Democracies are fragile. Most die. How our election era parallels 1968, and how candidates saved the American democracy from the dustbin of history.
There is an emerging issue in the 2020 elections that goes beyond health care, immigration, who gets what or who gets taxed to pay for it.
It’s the way we talk to each other. The words office holders and candidates use when speaking of those with whom they disagree. The raw language some use to denigrate their opponents; the insulting invective hurled on the campaign trail and on cable news.
Not since 1968 has our dialogue been this course. Those alive then remember well that year. There is a crime epidemic no one knew how to contain. Civil unrest no one knew how to control. We were a nation wracked by a war that no one knew how to stop. Fueled by hot rhetoric and demagogues who dumbed down our democracy.
Cities burned. Riots were common place. Young men burned their draft cards. College students set fire to libraries, shut down campuses. Protestors were beaten and killed at the democratic convention. Martin Luther King and Robert Kennedy were assassinated. It was an ugly time that threatened to rip our country apart, and it almost did.
America recovered from that time only because there were candidates who refused to join the ugly chorus of hatred, invective and division. Candidates who sought to heal suffering, bring people together, reconcile differences within the American Family.
Candidates and office holders who appealed to the better angels of the human spirit and implored a nation to live up to its ideals; leaders who led by example through civilized discourse in a heroic effort to preserve the greatest and longest living democracy the world has known.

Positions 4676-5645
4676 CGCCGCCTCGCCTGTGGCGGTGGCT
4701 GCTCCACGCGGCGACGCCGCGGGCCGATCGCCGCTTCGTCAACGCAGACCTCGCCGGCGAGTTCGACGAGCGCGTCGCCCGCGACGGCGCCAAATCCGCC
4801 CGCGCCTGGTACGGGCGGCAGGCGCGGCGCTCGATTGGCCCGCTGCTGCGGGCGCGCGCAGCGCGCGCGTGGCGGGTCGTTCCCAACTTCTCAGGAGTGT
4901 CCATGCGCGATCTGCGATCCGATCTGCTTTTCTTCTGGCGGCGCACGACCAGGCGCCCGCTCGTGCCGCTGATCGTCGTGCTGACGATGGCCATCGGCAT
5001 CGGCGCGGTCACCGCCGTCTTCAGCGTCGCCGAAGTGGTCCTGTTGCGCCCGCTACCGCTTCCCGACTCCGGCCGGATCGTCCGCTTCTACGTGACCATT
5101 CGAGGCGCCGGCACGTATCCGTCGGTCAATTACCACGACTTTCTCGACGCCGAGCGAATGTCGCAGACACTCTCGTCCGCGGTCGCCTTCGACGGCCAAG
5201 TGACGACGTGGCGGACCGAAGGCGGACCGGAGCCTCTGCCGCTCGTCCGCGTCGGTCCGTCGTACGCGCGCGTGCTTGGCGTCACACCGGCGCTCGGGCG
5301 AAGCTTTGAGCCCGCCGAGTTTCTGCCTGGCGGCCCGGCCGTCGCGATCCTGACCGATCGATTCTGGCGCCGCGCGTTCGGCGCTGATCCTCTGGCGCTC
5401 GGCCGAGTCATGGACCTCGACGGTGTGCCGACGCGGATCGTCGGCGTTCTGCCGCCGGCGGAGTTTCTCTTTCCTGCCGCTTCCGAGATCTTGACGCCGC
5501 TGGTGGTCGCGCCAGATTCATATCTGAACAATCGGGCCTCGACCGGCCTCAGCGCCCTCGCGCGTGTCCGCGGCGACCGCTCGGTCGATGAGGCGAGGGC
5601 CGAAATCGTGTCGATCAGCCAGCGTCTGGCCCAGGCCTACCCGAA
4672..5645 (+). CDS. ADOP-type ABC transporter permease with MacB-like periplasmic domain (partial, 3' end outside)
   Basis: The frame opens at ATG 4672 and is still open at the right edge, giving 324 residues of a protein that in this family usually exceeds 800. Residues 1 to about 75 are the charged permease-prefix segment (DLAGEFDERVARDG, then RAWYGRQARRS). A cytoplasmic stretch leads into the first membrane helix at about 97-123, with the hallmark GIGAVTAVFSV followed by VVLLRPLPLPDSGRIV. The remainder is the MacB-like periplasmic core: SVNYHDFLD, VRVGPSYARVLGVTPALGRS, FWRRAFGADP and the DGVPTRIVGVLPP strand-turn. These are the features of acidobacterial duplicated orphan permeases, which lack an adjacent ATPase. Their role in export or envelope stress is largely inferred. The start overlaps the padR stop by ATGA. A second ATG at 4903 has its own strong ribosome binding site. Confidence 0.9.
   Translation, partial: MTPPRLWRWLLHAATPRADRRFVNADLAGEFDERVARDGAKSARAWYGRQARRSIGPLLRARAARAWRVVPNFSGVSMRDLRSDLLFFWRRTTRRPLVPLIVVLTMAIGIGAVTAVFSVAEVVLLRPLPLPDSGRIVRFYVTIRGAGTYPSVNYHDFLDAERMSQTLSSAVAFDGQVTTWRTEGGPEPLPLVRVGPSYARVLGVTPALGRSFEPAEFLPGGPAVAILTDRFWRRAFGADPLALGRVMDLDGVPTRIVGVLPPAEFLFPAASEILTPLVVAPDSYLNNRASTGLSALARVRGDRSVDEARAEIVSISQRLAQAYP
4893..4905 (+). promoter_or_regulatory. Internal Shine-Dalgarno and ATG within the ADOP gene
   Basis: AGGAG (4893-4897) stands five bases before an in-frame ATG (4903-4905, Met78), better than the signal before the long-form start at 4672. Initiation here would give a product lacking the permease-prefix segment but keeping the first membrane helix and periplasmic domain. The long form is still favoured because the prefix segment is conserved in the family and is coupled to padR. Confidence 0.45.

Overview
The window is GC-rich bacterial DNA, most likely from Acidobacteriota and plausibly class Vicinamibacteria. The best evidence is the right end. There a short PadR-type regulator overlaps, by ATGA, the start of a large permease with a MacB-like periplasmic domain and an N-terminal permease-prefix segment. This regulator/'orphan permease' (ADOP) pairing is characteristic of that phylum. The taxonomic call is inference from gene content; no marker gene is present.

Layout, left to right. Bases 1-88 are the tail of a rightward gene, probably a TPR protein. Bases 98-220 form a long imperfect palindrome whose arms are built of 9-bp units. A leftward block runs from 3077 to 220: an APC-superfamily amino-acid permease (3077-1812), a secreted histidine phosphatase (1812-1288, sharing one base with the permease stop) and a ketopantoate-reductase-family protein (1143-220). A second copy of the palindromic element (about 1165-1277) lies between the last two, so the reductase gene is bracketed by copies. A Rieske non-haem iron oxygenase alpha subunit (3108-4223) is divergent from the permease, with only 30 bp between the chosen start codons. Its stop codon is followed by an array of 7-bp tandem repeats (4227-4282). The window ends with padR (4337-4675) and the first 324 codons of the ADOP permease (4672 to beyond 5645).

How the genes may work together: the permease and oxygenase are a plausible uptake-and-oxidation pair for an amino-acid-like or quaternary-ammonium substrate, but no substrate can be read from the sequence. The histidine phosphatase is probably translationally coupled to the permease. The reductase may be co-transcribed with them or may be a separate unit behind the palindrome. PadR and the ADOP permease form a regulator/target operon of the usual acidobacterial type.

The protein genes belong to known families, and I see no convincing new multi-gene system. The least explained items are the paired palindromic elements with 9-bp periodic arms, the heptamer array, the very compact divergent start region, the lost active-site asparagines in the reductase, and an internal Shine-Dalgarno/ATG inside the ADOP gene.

One of the best selling books written in 2018 was “How Democracies Die,” authored by two Harvard professors. It’s also one of the scariest books of our time.
It chronicles the history of why democracies succumb to the dustbin of history. It nearly always begins with the debasement of civility in the public square.
In defending the American quest for independence in the British Parliament, Edmund Burke admonished the House of Commons. “Those who don’t know history are destined to repeat it.”
When this history of this age is written, those most fondly remembered will be the ones who tried to elevate our discourse, and tried to lift us out of the abyss of our current time.
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